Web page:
Teeter Rock

Deb) Welcome back. You know one thing that we have a lot of in Kansas is rock. And we’ve got the Flint Hills, which couldn’t be cultivated because the flint rock is so close to the surface. We’ve got the land of post rock fences, because they didn’t have trees to make fences out of. So, they used rock and then of course we’ve got all these wonderful stone buildings because that’s what we’ve got to build with. We’ve got rocks. (Frank) We have lots of rocks. Sandstone and flint and all kinds of stuff. (Deb) All kinds of rocks. Some big rocks, some little rocks. We’ve got all kinds of rocks all over Kansas. (Frank) In fact, they’re a lot of towns that have survived destruction of modern day and all of that. In fact, Alma is one that is, the buildings there most every one of them is made from native stone. (Deb) Oh, that’s a pretty town. (Frank) Oh ya it is. (Deb) A beautiful town. You’ve got me wanting some cheese from Alma. (Frank) Alma cheese, yea. (Deb) Alma cheese now. We’ll have to run over there later to get some Alma cheese. (Frank) Yea. (Deb) So, it’s no mystery that people have used these rocks for a lot of things and that’s what Frank’s story is about today about some of the rocks that weren’t natural landmarks. Well you could just make yourself a landmark, couldn’t you? (Frank) Yea, well and that really kind of is the gist of the story, why there is Teter Rock because it’s kind of the last vestige of what was there. (Deb) What was there. (Frank) Do I have you intrigued? (Deb) Yes. (Frank) Anyway, let’s find out about the famous Teter Rock. Our friend Marci Penner of the Kansas Sampler Foundation reminds us that to “get” Kansas you sometime have to go out of your way to be in the realm of what was. Nice to have a big stone to give us a great reason to go there. In the 1870s James Teter piled rocks as a marker to guide pioneers searching for the Cottonwood River. Eventually the rocks were removed and used for construction materials. In 1954 a 16-foot-tall slab of rock was erected on this hilltop in honor of Mr. Teter. Although this jagged monolith that slices the clean Flint Hills air is marked up with graffiti, it’s still an excellent Kansas landmark, says Marci. The view is vintage remote Flint Hills. Teter Rock also marks the approximate vicinity of Teterville, an oil boomtown of the 1920s. At one point there were more than 600 people in Teterville along with two general stores, a school, a post office, and shotgun houses for oil workers and their families. By the 1960s everyone and nearly everything was gone. Today, you really have to use your imagination to envision such a town. A few foundations are the only remnants. You can learn more about the town at the Greenwood County Historical Museum in Eureka.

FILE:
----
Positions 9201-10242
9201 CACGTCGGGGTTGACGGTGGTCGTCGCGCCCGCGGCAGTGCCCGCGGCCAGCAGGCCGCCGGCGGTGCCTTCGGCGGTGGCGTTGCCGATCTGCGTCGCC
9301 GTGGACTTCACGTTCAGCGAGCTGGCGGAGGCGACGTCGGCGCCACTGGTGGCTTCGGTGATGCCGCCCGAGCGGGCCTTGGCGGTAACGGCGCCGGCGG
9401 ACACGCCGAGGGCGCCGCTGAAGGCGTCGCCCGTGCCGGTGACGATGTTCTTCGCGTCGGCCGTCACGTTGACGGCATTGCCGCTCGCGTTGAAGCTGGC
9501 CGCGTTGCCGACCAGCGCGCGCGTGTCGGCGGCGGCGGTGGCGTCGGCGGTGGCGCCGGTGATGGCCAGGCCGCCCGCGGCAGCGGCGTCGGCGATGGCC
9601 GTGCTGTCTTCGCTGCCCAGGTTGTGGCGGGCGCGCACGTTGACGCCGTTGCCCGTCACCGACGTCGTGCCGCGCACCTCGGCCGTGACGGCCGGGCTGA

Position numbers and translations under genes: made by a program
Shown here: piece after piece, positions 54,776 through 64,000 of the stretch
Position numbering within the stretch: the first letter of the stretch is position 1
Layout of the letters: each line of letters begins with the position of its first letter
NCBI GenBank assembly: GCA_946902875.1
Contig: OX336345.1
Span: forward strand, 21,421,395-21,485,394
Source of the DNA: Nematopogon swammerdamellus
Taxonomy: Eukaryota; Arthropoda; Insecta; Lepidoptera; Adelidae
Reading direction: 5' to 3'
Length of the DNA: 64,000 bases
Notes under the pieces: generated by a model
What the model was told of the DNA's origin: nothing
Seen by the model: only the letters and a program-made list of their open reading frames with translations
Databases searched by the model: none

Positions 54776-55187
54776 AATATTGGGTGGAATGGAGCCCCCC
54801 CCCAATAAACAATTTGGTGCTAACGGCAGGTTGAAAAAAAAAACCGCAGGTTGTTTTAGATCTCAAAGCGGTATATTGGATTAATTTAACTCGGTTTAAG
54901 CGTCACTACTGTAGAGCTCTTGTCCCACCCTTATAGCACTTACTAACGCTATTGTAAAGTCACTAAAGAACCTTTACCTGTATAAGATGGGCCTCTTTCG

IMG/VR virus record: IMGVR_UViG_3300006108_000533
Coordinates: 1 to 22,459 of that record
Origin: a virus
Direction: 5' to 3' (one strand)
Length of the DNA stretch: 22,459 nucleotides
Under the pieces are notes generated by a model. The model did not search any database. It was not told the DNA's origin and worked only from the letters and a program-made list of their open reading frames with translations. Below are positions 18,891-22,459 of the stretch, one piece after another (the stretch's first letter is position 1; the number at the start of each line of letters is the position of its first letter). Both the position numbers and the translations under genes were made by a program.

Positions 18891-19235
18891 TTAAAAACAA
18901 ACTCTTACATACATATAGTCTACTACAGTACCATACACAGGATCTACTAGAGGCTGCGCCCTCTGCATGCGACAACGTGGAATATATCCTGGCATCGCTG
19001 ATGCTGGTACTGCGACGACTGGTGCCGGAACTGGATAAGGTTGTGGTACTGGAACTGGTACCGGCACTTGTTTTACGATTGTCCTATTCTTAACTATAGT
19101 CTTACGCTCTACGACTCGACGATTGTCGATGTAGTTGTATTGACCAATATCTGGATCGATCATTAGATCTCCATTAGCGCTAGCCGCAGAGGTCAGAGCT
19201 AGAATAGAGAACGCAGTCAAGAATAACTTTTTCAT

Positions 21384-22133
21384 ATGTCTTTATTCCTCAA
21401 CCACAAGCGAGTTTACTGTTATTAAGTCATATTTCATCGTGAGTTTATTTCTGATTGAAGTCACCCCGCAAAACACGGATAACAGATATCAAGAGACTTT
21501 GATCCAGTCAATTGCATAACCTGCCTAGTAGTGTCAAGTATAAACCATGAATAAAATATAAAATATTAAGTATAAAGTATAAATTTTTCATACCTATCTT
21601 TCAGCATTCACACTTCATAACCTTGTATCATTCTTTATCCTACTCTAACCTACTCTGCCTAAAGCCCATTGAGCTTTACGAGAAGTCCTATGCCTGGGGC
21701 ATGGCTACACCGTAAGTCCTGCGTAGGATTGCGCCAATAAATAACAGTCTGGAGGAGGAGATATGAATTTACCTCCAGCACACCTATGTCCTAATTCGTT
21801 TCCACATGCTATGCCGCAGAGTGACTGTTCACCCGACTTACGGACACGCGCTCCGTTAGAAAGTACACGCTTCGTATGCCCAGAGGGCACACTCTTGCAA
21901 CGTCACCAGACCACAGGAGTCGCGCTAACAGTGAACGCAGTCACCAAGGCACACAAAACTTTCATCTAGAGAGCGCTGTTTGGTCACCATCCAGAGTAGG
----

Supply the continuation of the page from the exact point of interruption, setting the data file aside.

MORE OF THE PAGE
No Comments Yet.

Leave a reply